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Official: FBI lab criticism will prompt case challenges

fbi.crime.lab.investigation April 16, 1997
Web posted at: 9:28 p.m. EDT (0128 GMT)

WASHINGTON (CNN) -- The FBI should brace for a flood of cases challenging convictions, because of a report criticizing the agency's crime lab, a Justice Department official told CNN.

"There's no doubt we'll see challenges in countless cases ... Most of those challenges will be frivolous," Justice Inspector General Michael Bromwich said.

Bromwich's report, released Tuesday, cited inaccurate and scientifically flawed testimony and evidence analysis at the lab that involve some high-profile prosecutions, including the Oklahoma City federal building and World Trade Center bombings.

Public defender says problem even more widespread

The lab "report serves as a wake-up call to Congress and the public to rein in the FBI's errant leadership," said Sen. Charles Grassley, the Iowa Republican who chairs a Senate subcommittee that oversees the FBI.

Judy Clarke, a federal public defender in Spokane, Washington, president of the National Association of Criminal Defense Lawyers, said the problem was more widespread than Bromwich concluded.

"The prevailing culture of the lab -- examiners not properly performing or documenting tests; preparing inaccurate reports, testifying about matters beyond their expertise and much more -- suggests that thousands of prosecutions may have been tainted," Clarke said.

Clarke is a defense attorney for Unabomb suspect Theodore Kaczynski, and her group is waging a court fight to gain access to Bromwich's draft report and other data from his investigation.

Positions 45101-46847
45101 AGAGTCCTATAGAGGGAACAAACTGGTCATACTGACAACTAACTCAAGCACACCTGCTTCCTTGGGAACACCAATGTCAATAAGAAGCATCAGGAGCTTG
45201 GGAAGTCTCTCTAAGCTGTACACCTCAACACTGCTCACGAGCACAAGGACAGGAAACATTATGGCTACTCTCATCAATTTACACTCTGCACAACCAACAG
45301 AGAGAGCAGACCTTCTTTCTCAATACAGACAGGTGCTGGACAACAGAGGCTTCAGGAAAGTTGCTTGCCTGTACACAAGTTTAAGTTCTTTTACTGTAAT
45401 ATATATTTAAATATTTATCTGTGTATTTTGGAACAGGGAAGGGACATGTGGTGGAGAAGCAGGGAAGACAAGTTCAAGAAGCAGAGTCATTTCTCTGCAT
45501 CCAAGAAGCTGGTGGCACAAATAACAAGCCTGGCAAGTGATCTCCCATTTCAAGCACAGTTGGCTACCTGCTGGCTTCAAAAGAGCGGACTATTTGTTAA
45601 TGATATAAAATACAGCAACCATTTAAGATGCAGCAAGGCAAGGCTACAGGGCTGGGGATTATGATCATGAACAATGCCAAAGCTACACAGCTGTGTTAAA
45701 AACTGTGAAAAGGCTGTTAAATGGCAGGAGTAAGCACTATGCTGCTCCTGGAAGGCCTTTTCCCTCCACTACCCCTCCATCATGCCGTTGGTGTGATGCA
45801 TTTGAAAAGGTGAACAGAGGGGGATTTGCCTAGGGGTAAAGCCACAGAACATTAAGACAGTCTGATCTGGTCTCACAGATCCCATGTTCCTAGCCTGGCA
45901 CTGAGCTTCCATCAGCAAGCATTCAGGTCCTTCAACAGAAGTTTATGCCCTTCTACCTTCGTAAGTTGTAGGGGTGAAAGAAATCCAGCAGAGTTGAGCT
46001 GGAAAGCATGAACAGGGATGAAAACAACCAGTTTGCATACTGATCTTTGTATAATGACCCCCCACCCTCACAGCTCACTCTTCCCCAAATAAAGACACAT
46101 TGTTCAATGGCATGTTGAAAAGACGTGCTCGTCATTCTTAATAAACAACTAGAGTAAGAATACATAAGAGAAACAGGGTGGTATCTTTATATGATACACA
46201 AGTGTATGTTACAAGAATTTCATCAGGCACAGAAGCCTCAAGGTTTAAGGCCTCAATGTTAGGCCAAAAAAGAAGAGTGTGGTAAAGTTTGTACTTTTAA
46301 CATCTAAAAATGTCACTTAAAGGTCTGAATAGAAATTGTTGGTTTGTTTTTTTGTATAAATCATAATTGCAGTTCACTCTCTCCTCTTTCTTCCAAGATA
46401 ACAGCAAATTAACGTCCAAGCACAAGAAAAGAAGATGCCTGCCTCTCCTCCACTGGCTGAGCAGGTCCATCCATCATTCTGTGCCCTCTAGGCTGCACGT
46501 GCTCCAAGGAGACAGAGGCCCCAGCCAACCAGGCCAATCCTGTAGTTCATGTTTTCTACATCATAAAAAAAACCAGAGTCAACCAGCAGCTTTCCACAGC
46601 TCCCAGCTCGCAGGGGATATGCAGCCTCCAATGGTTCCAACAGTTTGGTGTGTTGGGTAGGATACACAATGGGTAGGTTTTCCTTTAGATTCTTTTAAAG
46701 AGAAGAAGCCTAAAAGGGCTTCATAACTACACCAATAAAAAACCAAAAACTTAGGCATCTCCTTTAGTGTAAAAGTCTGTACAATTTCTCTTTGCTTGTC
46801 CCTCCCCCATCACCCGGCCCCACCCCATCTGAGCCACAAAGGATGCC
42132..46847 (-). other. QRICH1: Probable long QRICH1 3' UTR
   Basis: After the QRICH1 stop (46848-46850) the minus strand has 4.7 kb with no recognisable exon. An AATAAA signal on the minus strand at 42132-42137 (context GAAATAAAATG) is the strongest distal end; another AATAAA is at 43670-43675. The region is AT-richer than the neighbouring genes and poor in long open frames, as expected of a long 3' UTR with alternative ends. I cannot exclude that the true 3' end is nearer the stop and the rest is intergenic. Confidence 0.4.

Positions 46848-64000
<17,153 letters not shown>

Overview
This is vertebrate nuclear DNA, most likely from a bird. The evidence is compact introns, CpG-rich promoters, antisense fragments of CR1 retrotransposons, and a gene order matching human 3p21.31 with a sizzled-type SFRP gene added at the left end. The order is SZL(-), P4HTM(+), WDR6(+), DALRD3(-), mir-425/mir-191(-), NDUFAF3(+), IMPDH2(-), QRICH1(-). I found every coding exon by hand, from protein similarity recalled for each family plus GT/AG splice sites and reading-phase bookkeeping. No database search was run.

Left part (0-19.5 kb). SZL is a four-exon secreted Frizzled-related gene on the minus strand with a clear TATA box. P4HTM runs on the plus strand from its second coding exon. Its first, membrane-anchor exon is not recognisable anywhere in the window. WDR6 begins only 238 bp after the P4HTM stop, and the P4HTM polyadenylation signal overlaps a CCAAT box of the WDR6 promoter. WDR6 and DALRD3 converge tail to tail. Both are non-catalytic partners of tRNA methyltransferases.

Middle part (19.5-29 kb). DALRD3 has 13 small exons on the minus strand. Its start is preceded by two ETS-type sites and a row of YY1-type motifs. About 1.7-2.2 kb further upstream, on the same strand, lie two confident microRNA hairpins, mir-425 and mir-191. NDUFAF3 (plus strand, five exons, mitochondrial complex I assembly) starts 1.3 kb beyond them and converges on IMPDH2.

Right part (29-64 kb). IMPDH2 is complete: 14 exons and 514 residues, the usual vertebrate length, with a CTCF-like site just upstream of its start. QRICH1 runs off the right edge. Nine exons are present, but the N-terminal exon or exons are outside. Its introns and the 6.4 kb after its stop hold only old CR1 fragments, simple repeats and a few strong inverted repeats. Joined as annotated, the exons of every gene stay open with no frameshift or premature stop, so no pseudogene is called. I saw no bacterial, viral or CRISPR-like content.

Bromwich: Damage should be limited

Bromwich conceded that the expected appeals may be a nuisance to law enforcement, but said the damage to prosecutions should be limited.

Future challenges to the convictions "won't have any merit to them, because they don't implicate any of the portions of the lab we found to have problems, nor is there solid evidence to believe there are problems in other parts of the lab," Bromwich said.

He emphasized that his investigation covered only three of 23 crime lab units. Bromwich, who has worked as a defense attorney, acknowledged Wednesday that not all challenges will prove to be frivolous.

"Some of them may be meritorious, but we won't know for some time how many cases this will ultimately affect."

Attorney General Janet Reno said Tuesday that prosecutors have turned over data to defense attorneys in 25 cases where the information may help clear their clients.

She said 13 of those cases had already gone to trial, and none of the outcomes have been affected so far.

Whistle-blowers protected

FBI whistle-blower Frederic Whitehurst, whose allegations triggered the investigation, told NBC's "Today" show Wednesday that "the report is a first step, but you have to go further and have outside oversight ... We need to open the laboratory up."

Whitehurst, who is trying to retain his job, may have scored a victory thanks to the White House. A memo surfaced Wednesday in which President Clinton ordered Reno to have the Justice Department set up appeal procedures for FBI whistle-blowers who expect retaliation.

"This is a major precedent," Steven Kohn, Whitehurst's attorney, said. "This will set up a procedure to protect all future FBI whistle-blowers."


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